Recently, I read an article that talked about the green light as a sort of universal go signal for many types of actions, beginning of course with driving through intersections. The author went on to qualify that go signal by giving the example of a pedestrian in the intersection being a reason why one would not go until the intersection was clear. That surprised me since my experience as a pedestrian walking a couple of thousand miles a year is that red lights do not make drivers stop for pedestrians and I could imagine no situation in which a driver would stop on green unless some much larger object was blocking their way. And even then….
However, leaving aside the faulty driving analogy, the author had a good point about that green light. Though it indicates one may proceed, there may be other signals, data, activity or information that would make one hesitate to proceed or even to change course. That is why, when we are making decisions, we should look beyond the first “go” indicator to see if there are other indicators that either support or contradict that action.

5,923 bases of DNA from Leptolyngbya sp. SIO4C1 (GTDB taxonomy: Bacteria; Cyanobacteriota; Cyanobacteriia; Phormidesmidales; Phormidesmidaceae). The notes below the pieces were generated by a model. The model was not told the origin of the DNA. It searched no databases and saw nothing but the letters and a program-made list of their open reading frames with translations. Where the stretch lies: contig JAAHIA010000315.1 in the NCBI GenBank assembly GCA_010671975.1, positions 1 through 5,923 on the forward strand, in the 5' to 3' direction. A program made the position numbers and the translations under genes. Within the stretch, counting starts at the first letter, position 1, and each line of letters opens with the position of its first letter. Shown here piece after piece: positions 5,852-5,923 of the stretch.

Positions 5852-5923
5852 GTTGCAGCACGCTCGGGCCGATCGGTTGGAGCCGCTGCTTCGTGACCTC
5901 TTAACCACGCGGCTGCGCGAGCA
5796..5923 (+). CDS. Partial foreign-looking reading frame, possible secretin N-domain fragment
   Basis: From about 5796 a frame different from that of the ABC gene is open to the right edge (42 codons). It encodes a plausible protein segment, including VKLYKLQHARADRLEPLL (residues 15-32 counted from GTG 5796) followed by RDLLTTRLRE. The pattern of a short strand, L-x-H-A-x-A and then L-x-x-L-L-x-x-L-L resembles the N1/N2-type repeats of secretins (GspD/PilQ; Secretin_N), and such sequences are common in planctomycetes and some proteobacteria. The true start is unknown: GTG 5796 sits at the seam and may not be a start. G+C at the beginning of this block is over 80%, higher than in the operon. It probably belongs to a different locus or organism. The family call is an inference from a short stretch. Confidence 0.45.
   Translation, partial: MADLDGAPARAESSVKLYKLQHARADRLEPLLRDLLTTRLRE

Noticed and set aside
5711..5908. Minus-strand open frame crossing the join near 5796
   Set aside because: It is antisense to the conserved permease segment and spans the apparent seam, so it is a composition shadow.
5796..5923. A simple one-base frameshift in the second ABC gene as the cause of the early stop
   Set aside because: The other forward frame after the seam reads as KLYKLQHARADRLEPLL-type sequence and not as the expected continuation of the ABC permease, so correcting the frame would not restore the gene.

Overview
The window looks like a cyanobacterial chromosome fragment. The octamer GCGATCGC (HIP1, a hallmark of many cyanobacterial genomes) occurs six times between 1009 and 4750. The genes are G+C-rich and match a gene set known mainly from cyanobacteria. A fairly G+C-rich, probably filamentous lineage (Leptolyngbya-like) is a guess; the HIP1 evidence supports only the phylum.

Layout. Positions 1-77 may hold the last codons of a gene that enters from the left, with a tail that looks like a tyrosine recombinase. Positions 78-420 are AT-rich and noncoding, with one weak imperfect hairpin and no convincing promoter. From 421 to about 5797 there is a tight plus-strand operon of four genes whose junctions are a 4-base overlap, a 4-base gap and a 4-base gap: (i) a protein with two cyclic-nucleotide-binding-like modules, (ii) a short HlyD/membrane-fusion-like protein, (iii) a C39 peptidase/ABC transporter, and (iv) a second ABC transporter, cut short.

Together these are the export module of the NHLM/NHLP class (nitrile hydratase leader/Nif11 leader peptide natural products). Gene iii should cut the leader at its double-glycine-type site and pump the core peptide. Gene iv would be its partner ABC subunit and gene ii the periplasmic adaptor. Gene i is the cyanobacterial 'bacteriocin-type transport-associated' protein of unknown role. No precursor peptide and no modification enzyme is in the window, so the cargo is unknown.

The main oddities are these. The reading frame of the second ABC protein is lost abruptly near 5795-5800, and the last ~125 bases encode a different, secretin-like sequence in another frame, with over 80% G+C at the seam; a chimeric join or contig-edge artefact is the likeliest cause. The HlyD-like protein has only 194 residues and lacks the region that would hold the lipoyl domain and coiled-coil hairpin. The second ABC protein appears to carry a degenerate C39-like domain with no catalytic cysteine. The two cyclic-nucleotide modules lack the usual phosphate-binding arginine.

What is also interesting is that the converse of the rule is not at all true. Though green might not mean go when other factors are considered, red almost certainly means stop, and really stop. Though other factors may support a go decision, they need to be present and processed before such a decision is made. Once again, the pedestrian analogy will generally not work here, either, since the driver tends to consider a red as an advisory slow down signal unless a collision with something larger is imminent.
The bottom line is that when we make real life decisions about proceeding with something, it generally is not as simple as obeying a single stop or go signal. We should remember to take a deeper look at things and evaluate the other indicators before acting. There is some real basic good sense about the phrase “act in haste, repent in leisure.”